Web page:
0-9
A B C D E F G H I J K L M N O
P Q R S T U V W X Y Z
  • No FAQs found
  • No FAQs found
  • No FAQs found
  • No FAQs found
  • No FAQs found
  • No FAQs found
  • No FAQs found

Mercury

Test code(s) 637, 1971, 1976, 17796, 36441X

Question 1. What types of mercury are present in the body?

Two types of mercury are present in the body: organic and inorganic. While both types are poisonous, organic mercury, 80% to 90% of which is methylmercury, is usually considered more of a hazard.

Question 2. How does mercury accumulate in the body?

Normally, the body’s total burden of mercury comes from the diet.

Mercury absorption is dependent on the form. Mercury vapor is almost completely absorbed by the lungs; however, pure liquid mercury will pass through the gastrointestinal tract almost completely unabsorbed. The body efficiently absorbs methylmercury from dietary sources. Methylmercury also accumulates in the body following conversion of inorganic (elemental or salt forms) mercury to methylmercury.

The distribution of mercury in the body depends greatly on the type absorbed. Inorganic mercury coming from industrial exposure predominantly deposits in the kidneys, while organic mercury from the diet will deposit in the brain.

Question 3. What are the dietary sources of methylmercury?

The primary dietary source of methylmercury is seafood. Mercury is common in the aquatic food chain. The highest levels can be found in the most common aquatic foods: tuna, salmon, swordfish, halibut, trout, pike, bass, eel, and most invertebrates.

The FDA issued a warning that two cans of tuna per week would put an individual over the mercury exposure limit (10 ug/L).  Additionally, the FDA has issued warnings to women to limit their seafood intake during pregnancy. Other individuals susceptible to methylmercury poisoning are those who consume significant amounts of sushi containing species such as tuna or swordfish.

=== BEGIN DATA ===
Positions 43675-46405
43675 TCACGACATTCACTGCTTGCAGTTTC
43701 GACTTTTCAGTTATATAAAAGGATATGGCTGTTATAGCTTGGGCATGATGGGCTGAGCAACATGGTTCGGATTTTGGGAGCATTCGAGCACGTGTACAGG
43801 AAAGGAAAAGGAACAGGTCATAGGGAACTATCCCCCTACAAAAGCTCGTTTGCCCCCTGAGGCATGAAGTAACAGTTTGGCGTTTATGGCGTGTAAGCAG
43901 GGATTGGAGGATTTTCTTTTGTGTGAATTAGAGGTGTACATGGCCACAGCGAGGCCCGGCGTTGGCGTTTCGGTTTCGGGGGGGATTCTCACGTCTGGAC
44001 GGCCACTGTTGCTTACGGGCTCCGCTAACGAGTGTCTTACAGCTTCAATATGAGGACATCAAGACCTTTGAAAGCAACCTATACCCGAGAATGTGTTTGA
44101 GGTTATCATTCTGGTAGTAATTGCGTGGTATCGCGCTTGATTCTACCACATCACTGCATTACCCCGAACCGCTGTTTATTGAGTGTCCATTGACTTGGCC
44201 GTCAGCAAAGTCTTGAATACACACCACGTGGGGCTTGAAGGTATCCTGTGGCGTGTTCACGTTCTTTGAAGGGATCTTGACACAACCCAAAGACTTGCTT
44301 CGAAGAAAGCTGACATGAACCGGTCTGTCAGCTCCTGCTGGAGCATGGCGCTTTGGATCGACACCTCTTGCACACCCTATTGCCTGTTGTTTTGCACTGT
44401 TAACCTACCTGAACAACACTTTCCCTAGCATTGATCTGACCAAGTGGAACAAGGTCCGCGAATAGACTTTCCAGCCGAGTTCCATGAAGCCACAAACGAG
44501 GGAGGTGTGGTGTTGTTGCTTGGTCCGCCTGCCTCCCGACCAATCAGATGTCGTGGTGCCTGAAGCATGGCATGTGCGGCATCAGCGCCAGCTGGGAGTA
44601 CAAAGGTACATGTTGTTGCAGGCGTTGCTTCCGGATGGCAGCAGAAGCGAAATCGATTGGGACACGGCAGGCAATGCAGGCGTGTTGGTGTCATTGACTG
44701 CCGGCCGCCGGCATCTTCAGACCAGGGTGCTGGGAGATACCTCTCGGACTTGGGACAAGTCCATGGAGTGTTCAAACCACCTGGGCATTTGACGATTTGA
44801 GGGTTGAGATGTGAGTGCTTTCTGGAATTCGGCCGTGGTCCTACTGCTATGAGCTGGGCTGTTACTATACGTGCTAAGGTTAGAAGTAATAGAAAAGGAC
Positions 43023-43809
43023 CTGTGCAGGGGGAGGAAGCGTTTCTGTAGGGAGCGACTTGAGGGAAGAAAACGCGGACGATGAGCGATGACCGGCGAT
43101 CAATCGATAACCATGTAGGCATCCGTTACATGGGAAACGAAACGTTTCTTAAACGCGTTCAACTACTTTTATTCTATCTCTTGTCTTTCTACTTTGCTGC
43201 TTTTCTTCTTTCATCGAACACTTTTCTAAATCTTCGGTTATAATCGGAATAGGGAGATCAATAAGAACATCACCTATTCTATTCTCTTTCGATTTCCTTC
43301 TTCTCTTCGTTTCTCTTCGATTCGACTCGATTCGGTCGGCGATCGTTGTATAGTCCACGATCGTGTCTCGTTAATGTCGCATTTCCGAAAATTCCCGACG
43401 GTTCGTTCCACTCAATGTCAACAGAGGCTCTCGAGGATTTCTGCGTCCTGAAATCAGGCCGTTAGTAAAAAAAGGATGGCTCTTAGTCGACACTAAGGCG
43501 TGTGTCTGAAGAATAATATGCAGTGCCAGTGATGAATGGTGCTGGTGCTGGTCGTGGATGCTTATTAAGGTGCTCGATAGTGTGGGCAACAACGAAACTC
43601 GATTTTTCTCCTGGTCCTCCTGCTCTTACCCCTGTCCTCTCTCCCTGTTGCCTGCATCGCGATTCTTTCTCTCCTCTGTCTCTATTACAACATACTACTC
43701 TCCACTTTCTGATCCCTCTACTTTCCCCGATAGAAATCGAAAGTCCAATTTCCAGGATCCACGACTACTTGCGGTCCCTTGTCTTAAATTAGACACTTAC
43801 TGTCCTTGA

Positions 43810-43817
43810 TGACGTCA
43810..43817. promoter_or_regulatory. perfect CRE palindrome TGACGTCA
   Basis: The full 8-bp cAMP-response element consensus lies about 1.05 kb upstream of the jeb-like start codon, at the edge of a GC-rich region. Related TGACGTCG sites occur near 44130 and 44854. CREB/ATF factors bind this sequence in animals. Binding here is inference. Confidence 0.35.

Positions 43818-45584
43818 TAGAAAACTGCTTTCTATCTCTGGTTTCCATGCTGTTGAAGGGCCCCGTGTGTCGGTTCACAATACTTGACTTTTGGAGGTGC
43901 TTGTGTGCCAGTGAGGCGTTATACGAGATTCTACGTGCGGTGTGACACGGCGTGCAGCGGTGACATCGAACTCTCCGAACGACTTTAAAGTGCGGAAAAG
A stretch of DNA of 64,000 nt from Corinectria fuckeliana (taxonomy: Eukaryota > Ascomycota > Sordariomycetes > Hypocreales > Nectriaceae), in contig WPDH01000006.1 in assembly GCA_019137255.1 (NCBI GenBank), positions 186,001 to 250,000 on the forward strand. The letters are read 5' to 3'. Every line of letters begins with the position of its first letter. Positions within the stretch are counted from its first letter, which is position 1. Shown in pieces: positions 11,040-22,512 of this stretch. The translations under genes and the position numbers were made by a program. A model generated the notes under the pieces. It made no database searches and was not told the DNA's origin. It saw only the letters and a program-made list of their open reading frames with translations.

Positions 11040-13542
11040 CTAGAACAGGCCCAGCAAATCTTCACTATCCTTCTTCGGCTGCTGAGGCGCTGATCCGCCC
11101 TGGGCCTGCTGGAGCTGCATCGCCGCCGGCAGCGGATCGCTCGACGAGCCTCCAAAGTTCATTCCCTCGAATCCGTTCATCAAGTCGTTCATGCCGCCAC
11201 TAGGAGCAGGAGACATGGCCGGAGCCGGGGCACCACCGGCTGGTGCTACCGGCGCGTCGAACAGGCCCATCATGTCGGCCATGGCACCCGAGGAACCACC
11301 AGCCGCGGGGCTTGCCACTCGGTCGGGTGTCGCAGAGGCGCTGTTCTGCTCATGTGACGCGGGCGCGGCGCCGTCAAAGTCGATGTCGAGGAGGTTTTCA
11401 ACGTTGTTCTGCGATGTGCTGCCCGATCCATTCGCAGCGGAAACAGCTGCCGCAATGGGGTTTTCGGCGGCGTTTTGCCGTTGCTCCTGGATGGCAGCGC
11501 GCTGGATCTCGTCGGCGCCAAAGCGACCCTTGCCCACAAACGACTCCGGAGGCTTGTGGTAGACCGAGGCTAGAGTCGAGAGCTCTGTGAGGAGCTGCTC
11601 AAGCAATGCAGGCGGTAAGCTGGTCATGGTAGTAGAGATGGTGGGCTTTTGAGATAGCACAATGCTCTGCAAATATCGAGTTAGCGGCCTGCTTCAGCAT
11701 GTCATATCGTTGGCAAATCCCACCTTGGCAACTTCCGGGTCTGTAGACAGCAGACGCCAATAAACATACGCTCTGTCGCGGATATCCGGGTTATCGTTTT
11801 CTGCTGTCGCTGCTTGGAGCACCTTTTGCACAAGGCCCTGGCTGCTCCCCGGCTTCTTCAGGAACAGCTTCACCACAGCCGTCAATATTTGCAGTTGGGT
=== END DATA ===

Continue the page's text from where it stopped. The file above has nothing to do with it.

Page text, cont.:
Question 4. What are other sources of mercury exposure?

Environmental sources of mercury come from industrial applications, as mercury is incorporated into consumer products. Individuals working in these industries are at risk. Individuals working with dental amalgams containing mercury are also at risk of exposure.

Question 5. What is the half-life of mercury in the body?

The half-life varies depending upon the type of mercury present. Inorganic mercury has a half-life of 18 to 24 days, while methylmercury is reported to have a half-life of 52 days. The extended half-life of mercury compounds is attributed to their accumulation in body tissues, predominantly liver, kidney, and brain. Regardless of the type of mercury present, the extended half-life will result in significant accumulation if there is chronic exposure.

Question 6. What is the best specimen to test for mercury exposure?

This greatly depends on the type of mercury absorbed. Inorganic mercury is generally excreted through urine, while organic mercury is excreted through feces. Both types will show up in the bloodstream. Therefore, if symptoms of mercury exposure are present, blood would be the first specimen of choice. If a blood test is positive, a follow-up test using a 24-hour urine sample would help differentiate organic versus inorganic mercury exposure.

For workplace exposure, random urine collections are easiest and help to eliminate the possibility of an elevated result due to seafood.

Question 7. Can the test differentiate organic exposure from inorganic exposure?

The test provides only a “total” mercury concentration, whether performed on blood or serum. Based on symptoms and lifestyle, however, it should not be difficult to determine the source/type of mercury to which the patient was exposed.

This FAQ is provided for informational purposes only and is not intended as medical advice. A physician’s test selection and interpretation, diagnosis, and patient management decisions should be based on his/her education, clinical expertise, and assessment of the patient.
Document FAQS.45 Revision: 0